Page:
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Two Maldivians caught en route to Syria

Two Maldivians en route to join the fighting in Syria have been arrested in Turkey and brought back to the country, according to the police.



Two Maldivians en route to join the fighting in Syria have been arrested in Turkey and brought back to the country, according to the police.

Both suspects have been remanded for 15 days, the police said, declining to disclose any further details.

In September, the police said three Maldivians were arrested in a joint operation with the Turkish law enforcement authorities. They were alleged to have been planning to cross the border into Syria to join a militant group.

The criminal court in Malé remanded the suspects to police custody for 15 days upon their arrival in the Maldives.

In late August, the criminal court concluded the trial of the first suspects prosecuted for travelling abroad with the intent of joining a terror group after it was criminalised by the 2015 Anti-Terrorism Act.

The three Maldivian men were charged with terrorism following their arrest from the Turkey-Syria border in February 2016. A Maldivian man who attempted to cross into Syria was also arrested and repatriated in February this year. Two others who allegedly fought with militant groups in Pakistan are also standing trial.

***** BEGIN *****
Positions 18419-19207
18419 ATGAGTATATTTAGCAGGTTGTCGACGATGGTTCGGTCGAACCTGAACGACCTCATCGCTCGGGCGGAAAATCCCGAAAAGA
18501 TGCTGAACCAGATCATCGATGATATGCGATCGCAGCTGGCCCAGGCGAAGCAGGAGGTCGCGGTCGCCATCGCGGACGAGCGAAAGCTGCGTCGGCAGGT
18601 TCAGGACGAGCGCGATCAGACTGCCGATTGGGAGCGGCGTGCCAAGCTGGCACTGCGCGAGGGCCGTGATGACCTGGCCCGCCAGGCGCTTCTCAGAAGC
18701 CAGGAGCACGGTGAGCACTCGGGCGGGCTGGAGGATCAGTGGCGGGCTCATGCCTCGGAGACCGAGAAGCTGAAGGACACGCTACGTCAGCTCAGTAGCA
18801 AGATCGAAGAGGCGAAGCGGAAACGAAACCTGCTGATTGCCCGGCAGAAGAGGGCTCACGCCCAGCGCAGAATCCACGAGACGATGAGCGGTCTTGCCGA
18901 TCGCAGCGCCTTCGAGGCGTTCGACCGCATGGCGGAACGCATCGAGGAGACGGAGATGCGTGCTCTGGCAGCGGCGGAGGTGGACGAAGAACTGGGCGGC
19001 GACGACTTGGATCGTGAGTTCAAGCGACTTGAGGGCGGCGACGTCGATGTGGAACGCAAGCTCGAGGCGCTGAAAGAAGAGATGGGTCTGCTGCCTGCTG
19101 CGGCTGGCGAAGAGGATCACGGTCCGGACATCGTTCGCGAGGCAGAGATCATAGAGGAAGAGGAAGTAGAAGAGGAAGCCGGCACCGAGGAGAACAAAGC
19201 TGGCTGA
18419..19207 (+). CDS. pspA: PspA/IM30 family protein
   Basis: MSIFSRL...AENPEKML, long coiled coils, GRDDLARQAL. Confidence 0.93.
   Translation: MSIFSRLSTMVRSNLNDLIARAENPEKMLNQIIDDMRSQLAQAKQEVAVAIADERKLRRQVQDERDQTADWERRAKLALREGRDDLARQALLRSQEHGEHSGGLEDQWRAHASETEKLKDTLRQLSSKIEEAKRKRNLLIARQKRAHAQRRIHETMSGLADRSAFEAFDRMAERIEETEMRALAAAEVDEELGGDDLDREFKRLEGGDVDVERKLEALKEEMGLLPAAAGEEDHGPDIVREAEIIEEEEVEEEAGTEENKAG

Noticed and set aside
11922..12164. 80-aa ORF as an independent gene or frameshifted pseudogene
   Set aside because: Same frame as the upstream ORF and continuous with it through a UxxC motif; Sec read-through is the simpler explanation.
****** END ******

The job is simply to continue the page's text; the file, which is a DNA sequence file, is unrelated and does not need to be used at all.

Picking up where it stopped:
More recently, two Maldivian men with links to the Islamic State terror group were arrested in Malaysia. They were accused of “using Malaysia and Singapore as a transit point before heading to Syria to join IS.”

According to local media, the two men were freed after they were brought back to the Maldives.

In late September, the  United Kingdom’s updated travel advice to the Maldives and warned that terrorists were “very likely” to carry out an attack. But the government downplayed the update and insisted that the country “remains one of the safest destinations in the world”.

The opposition claims as many as 250 Maldivians are fighting in Syria and Iraq – the highest per capita in the region. But the government says the opposition has been inflating the figure to lobby international support for its cause, offering various lower estimates and decrying damage to the economy due to “exaggerated” claims.

The anti-terror law was passed after the current administration was accused of ignoring the threat posed by jihadi recruitment since the first reports of Maldivians joining terror groups emerged in 2014.

Defence Minister Adam Shareef Umar insisted in late April that the number of Maldivians fighting in Syria is 49.

At least six Maldivians fighting with the al-Qaeda-affiliated Al-Nusra Front in Syria are believed to have been killed in battle. In late April, the group’s media wing reported that a Maldivian man with the alias Abu Yousif Al-Maldivi was killed during clashes with the Syrian Arab Army inside the town of Taybat Al-Imam in northern Hama.